Whale sharks are not really suitable aquarium inhabitants and yet they are our first port of call on the Expedición al océano Índico . Since the plankton bloom had attracted them to the region at the time of our trip, we included them in our program to have “a whale of a time”. I don't think there can be anyone not interested in experiencing one of the peaceful giants in the sea. The region around Nosy Be in the northwest of Madagascar is known for its whale sharks from October to November. During their migration they follow the plankton and thus come to be in the quite calm waters at the northwest tip of Madagascar.
In the morning we’re out on the open sea with a maximum of eight people per boat. We’ll be looking for any conspicuous flocks of seabirds above the water surface and as soon as we see a gathering of them, we’ll head for that spot. The closer we get, the better you can make out the swirling of the sea. Birds swoop down and attack small fish and plankton. Mackerel and tuna shoot up from below into the ever smaller fish swarm. And finally the whale shark arrives to put an end to the hunt. The whale shark is so close to the surface that you can easily see its tail fin outside the water. We estimate its swimming direction and slip into the water as calmly and quickly as possible. We catch a glimpse of the last fish disappearing into the mackerel’s mouths and then we discover the whale shark: Even though it measures about seven metres it is still difficult to locate at a slight distance. The dot pattern on its aqua-blue body blurs its contour with the deep blue of the open water. Only when it swims directly towards us can we make out this peaceful giant’s size. Wow - we have to be careful not to swallow water as our jaws gape open. What a beautiful and impressive sight! The whale shark is not really disturbed by us and comfortably continues on its course. Some of us try to follow it with powerful strokes of their flippers - but it’s no use. A slow whale shark is still faster than a snorkeler. The encounter only lasts a few short minutes, but we’re overwhelmed. The endless blue of the sea makes us feels so tiny as we admire this giant feeding on its small food. Slowly - though to us it feels quick - it disappears from our eyes and dives down. Despite very clear water we can now hardly see it at a depth of only 20 to 30 meters. We swim back to the boat and search for the next flock of birds above the water surface.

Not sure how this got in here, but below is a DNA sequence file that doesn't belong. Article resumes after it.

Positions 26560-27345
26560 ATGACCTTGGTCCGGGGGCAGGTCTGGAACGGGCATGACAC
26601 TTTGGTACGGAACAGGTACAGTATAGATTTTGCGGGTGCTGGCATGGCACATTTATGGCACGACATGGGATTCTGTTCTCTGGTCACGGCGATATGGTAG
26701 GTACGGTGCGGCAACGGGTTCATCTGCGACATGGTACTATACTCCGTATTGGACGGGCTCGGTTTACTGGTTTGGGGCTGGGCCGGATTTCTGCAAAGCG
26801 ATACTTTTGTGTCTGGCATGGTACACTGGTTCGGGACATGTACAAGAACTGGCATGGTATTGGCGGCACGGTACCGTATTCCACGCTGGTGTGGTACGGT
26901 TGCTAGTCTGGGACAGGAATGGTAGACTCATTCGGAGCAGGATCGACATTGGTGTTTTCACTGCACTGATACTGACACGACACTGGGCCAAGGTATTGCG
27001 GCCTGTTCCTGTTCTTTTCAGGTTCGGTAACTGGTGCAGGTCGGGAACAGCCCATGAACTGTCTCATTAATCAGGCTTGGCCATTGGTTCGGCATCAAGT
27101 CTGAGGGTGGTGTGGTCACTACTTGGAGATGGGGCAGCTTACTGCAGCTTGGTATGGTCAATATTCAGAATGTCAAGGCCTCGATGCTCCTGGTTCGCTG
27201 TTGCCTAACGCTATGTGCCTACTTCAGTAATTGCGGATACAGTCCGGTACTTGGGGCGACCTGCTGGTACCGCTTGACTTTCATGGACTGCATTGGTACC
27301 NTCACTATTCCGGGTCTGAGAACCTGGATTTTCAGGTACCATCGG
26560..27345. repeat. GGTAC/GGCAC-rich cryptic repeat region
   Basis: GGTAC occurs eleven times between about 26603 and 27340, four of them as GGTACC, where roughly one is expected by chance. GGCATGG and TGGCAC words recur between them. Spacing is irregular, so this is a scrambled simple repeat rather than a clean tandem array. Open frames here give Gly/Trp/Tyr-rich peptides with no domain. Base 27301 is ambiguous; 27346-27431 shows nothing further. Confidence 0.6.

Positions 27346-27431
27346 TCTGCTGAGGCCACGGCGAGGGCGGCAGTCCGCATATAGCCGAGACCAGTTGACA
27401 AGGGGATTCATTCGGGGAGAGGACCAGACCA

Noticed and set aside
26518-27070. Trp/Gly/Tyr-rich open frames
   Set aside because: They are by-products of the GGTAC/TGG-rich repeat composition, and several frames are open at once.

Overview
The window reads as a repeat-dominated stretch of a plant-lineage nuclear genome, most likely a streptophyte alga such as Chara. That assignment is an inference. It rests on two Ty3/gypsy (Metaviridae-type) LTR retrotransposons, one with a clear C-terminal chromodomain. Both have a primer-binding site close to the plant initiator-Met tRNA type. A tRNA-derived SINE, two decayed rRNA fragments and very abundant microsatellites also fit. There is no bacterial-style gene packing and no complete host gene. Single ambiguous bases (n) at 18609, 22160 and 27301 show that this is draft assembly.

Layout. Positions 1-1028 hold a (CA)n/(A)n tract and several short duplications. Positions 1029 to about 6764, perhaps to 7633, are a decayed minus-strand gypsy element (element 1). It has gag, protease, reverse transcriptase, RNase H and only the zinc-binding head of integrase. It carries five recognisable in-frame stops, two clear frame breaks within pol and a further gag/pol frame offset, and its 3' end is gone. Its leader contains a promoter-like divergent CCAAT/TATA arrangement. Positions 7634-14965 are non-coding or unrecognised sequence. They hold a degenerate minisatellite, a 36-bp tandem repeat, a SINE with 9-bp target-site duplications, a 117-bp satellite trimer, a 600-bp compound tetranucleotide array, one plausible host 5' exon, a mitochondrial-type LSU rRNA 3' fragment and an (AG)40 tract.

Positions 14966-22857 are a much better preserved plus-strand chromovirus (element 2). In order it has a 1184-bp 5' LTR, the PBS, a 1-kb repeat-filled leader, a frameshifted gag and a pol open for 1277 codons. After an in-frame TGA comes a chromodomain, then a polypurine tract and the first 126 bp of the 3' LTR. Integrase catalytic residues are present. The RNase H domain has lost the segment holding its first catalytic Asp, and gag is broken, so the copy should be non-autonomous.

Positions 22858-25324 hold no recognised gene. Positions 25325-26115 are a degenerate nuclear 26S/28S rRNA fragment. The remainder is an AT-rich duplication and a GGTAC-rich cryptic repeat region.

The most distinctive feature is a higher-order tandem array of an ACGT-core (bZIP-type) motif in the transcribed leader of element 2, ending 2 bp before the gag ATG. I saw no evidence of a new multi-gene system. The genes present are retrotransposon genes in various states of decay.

The observations of the whale sharks taught us several things: Even in the seemingly endless open water of the sea, whale sharks can find schools of fish – albeit often with the help of other fish and seabirds. Plankton is not always small: The largest plankton organism in the ocean is the Venus girdle, a comb jelly species which can be up to one and a half metres long. Plankton is not defined by size, but by its movement. Plankton organisms are animals that cannot actively move against ocean currents. On this occasion we also learned that many plankton organisms can use their nettles to sting badly. Some of our participants were only wearing swimming trunks and were heavily stung on their arms and legs. They looked like they had a severe case of scarlet fever. And we also learned that the "plankton-eating" whale sharks undoubtedly eat fish. And fish are definitely not plankton. They just don't hunt single fish like their toothed relatives. They slurp up the small fish in their huge mouth like fish soup.
Im zweiten Teil geht es um die Korallenriffe bei Madagaskar: JBL Expedition Indian Ocean: part 2 - the coral reefs near Madagascar